Perhaps the distinction lies in this, that for generations we have been bred like dogs into domestication.
To become docile, malleable and plastic. Yet some of us rebel at the leash, and will not be led about like cattle.
That “bred-in” domestication did not take.
We snarl and snap at the leash, growling and nipping at our protectors and any sort of indication of servitude.
I for one would rather hang myself on my chain than get used to it.
No living being was ever born for the purpose of serving another.
Even parasites and symbiotic relationships have their own agendas in mind.
Some of us simply must be free, or we die of atrophy.
Like an animal pacing our cage there is for us but one goal, to open the cage.
All other cares are secondary, we will eat once the cage is open, even hunger can wait.
The reason we have been inadvertently bred into slavery is so that the ruling class can continue to squeeze their power and wealth out of us, and we won’t notice because the “game is on” or “I got an even bigger TV.”
Rome’s “bread and circus,” it seems, had far-reaching implications.
This is the reason for the pathetic American institution called Public Schools.
There is good logic behind a terrible education, keep the lemmings where they belong, at the factory, making junk so that other lemmings can buy it.
Our society is utterly pathetic.
This cannot persist for long.
That all governments become tyrannical should come as no surprise, but the ones that should be scrutinized the most are the ones that try to seem the most benign.
For the people, by the people, and of the people has never lasted more than a few generations.
The only solution is that politicians must come to realize that corruption is only solved on the weighted end of a rope and this as the only means to keep their corruption in check.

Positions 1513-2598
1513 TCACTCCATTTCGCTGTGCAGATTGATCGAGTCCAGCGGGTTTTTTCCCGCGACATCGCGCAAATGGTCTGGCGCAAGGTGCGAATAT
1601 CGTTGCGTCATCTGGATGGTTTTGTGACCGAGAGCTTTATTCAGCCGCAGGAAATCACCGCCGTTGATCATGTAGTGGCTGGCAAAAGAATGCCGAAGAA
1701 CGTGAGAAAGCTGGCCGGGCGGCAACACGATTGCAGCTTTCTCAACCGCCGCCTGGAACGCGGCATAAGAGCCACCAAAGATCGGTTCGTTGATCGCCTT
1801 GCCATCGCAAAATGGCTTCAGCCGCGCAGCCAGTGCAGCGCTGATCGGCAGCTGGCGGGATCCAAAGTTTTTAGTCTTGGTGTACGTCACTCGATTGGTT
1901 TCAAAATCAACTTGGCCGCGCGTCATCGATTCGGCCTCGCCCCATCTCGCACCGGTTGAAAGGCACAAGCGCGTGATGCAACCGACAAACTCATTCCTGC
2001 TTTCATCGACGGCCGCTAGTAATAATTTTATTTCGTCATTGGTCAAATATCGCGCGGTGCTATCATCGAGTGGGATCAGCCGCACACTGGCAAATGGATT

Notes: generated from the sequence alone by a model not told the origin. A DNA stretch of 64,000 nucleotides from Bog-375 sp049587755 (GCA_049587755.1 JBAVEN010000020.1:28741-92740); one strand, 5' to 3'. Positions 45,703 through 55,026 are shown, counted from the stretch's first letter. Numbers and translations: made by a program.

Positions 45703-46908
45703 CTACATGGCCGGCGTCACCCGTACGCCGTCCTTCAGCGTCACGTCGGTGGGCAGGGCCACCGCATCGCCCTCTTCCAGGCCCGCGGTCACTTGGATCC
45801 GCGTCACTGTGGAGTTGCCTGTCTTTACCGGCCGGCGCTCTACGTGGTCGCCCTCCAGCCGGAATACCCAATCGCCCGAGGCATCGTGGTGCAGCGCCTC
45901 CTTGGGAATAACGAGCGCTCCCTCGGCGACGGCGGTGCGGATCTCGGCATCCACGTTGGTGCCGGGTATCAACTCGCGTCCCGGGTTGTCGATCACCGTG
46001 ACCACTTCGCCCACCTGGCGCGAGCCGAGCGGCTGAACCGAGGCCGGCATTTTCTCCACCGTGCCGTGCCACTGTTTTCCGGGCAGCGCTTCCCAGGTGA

But what care have I for the institutions of dog-men?
They that are happy with the leash can solve the problem of who’s hand is at the other end.
Some dogs just won’t stay home, they have to wander, even at risk to their own lives.
It is still in their nature.
The breeding of docility failed.
Just as the house cat stays in the window, I am always longing to be free and in the wild, and I go to see that I have it.
Kahlil Gibran once posed the question, “Does the ox, who loves his yoke, call the deer and elk vagrant things?”
I have often pondered this same dilemma.
Does the cow in the feedlot hate the deer?
One must search their own heart to determine if the safety of the yoke is worth the sovereignty of your soul.
I will bite and chew at the leash ‘til my last breath.
I will not yield.
If you do not have a plan of your own, you are part of someone else’s plan.
This is a very deep truth, your leash, it seems, is actually in your own hands once you realize the nature of the thing that you are.